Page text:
I hate communicating by text messages. As a ten-finger typist for the past half century, I am quite handicapped when using a touchscreen mobile device that has the user interface model of someone who only has the use of two thumbs. My two thumbs know how to hit a space bar on the keyboards used with desktop computers. The space bar is large for a reason: opposable thumbs evolved for gripping and inexact movement needs. On the other hand, we have an index finger on each hand that was meant to point, poke, and touch gently. Therefore, when I must text on a mobile device, I am restricted to the index finger on my dominant hand.

No surprise: I prefer to communicate by email. I use italics, bold, and underline features for another layer of communication. My thoughts come in paragraphs. I can type paragraphs in a flash.

Yet many of the people I love (including some who are my age) have made the shift to texting—even if they text with only the index finger of their dominant hand. They do not have and never have had a career in writing, so perhaps the urge to type with ten coordinated fingers isn’t strong for them. They can stay in touch with friends by poking at a few characters on a screen, usually with brief questions and briefer answers: “Did you make it home okay?” “no problem, easy drive.” End of personal connection.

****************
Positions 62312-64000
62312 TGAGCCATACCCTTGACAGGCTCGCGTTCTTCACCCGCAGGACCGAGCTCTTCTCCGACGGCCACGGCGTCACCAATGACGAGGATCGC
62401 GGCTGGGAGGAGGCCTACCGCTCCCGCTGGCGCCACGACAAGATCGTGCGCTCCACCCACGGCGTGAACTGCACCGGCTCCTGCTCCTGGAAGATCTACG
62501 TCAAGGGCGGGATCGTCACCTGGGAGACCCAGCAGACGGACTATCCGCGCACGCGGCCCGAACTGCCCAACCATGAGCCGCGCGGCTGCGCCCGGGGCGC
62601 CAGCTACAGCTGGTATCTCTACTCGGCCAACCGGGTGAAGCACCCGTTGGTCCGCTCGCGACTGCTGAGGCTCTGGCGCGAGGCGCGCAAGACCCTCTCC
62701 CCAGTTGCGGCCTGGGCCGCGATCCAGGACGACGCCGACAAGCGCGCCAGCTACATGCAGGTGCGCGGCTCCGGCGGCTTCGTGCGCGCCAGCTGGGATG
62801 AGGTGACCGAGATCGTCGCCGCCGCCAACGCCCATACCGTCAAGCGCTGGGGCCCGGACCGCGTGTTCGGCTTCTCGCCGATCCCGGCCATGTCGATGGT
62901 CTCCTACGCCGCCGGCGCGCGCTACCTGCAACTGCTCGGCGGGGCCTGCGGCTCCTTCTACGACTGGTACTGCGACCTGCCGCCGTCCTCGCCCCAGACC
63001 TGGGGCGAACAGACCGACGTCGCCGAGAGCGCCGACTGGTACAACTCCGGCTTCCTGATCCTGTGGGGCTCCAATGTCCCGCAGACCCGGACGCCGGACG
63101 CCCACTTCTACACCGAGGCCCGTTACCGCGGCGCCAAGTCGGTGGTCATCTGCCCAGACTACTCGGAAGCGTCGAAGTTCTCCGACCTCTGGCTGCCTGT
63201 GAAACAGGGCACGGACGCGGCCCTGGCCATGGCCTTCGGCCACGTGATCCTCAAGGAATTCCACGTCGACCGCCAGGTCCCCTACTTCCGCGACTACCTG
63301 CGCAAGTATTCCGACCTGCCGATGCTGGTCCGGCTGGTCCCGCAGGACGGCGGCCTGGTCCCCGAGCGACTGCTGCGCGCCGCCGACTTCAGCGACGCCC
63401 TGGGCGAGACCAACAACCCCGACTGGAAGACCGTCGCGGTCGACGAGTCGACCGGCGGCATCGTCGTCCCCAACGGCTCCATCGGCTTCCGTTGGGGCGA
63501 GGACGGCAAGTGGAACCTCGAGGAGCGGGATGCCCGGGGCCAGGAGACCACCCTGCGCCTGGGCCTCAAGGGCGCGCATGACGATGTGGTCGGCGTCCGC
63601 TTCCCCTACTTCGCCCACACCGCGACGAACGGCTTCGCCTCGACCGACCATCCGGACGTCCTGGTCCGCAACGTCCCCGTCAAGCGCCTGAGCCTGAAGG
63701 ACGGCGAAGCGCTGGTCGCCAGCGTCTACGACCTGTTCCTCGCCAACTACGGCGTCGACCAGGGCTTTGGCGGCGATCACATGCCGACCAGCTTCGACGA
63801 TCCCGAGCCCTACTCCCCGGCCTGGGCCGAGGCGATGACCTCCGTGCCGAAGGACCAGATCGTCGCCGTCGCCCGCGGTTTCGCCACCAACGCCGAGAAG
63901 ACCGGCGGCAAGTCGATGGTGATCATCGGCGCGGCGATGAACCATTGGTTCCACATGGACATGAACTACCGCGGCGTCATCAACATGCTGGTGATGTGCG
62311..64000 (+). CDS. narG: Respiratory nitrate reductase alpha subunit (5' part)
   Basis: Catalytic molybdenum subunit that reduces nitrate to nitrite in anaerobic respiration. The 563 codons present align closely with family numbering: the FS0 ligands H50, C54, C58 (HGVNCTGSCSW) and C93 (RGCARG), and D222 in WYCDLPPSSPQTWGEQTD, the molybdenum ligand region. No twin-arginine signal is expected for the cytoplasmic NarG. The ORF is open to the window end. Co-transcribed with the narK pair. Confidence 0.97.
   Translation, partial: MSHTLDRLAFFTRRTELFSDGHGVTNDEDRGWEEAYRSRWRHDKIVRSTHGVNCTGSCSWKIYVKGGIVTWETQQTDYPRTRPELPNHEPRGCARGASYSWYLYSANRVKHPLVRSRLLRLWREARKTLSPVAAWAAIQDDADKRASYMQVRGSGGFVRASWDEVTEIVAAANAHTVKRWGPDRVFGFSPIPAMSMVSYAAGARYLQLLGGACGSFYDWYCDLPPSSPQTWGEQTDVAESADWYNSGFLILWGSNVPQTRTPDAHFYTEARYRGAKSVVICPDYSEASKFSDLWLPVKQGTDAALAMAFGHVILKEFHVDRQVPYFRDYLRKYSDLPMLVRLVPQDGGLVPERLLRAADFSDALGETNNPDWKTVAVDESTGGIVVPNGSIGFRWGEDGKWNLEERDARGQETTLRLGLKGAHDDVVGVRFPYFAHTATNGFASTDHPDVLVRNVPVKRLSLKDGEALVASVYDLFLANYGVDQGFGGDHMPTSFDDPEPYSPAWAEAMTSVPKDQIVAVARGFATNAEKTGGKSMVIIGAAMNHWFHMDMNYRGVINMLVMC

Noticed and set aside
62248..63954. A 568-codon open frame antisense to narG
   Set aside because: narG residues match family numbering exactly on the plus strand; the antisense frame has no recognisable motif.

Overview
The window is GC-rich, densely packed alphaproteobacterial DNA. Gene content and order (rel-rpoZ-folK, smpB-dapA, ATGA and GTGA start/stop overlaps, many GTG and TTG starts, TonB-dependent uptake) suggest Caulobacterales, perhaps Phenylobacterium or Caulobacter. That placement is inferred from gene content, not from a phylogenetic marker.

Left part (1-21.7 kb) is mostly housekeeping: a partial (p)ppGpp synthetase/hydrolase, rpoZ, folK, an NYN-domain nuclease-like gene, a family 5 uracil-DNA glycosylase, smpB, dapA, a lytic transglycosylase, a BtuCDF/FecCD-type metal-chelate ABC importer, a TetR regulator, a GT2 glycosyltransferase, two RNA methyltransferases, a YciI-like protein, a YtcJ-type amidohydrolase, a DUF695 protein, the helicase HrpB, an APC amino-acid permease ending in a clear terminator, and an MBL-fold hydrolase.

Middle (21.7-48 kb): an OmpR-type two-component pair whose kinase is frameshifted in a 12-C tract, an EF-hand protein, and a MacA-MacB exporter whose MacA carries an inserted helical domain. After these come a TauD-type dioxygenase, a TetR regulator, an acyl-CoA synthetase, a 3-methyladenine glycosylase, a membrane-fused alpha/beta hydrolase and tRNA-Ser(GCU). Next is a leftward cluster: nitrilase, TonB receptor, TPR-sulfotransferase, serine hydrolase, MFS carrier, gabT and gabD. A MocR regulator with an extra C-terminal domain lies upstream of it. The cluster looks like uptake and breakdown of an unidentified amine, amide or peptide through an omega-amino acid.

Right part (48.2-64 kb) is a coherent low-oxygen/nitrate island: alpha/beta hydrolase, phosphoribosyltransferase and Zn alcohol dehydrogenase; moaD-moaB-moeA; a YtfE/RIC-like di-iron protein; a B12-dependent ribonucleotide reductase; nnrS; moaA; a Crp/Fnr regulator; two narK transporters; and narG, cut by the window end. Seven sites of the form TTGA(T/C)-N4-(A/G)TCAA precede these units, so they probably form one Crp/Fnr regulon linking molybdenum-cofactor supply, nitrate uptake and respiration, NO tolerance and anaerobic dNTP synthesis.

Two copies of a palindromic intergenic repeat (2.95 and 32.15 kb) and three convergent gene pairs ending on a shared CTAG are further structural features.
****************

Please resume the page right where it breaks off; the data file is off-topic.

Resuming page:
For at least a couple of years, I resisted staying in touch with my youngest child by text messaging. I’d get a text message and answer with an email message that I knew they might not read for days. And then they would not respond, even if I asked a direct question. I asked for a compromise: We’d send text messages sometimes and email messages other times. The email promise didn’t last long.

At one of my sisters’ encouragement, I bought a tablet. I really do want to stay in touch in a meaningful way with those I love. The claim was that there is a large enough on-screen keyboard to be usable with more than an index finger or two. (Discovery: not without a high rate of mistyped characters.)

My moment of embracing texting came this week. Two people whom I love dearly are in that very large text-message-or-no-message demographic. Until this year, we were able to get together every month or so. But this year we’ve been unable to spend that time together. Because I love them so much, I now stay in touch—sometimes by cell phone and the index finger of my dominant hand—to let them know I love them, though the “conversations” are generally no more than a few words from each of us. Their lives are more complicated than mine, and their problems more substantial. They have few places they can go for a private phone call. This past week was difficult for each of them. So, texting back and forth—sometimes paragraphs at a time—made my heart glad. As I thought about this a few days ago, I realized that, especially when the subject of a conversation is serious and the need to feel connected is strong, being able to text with someone you love is a precious privilege.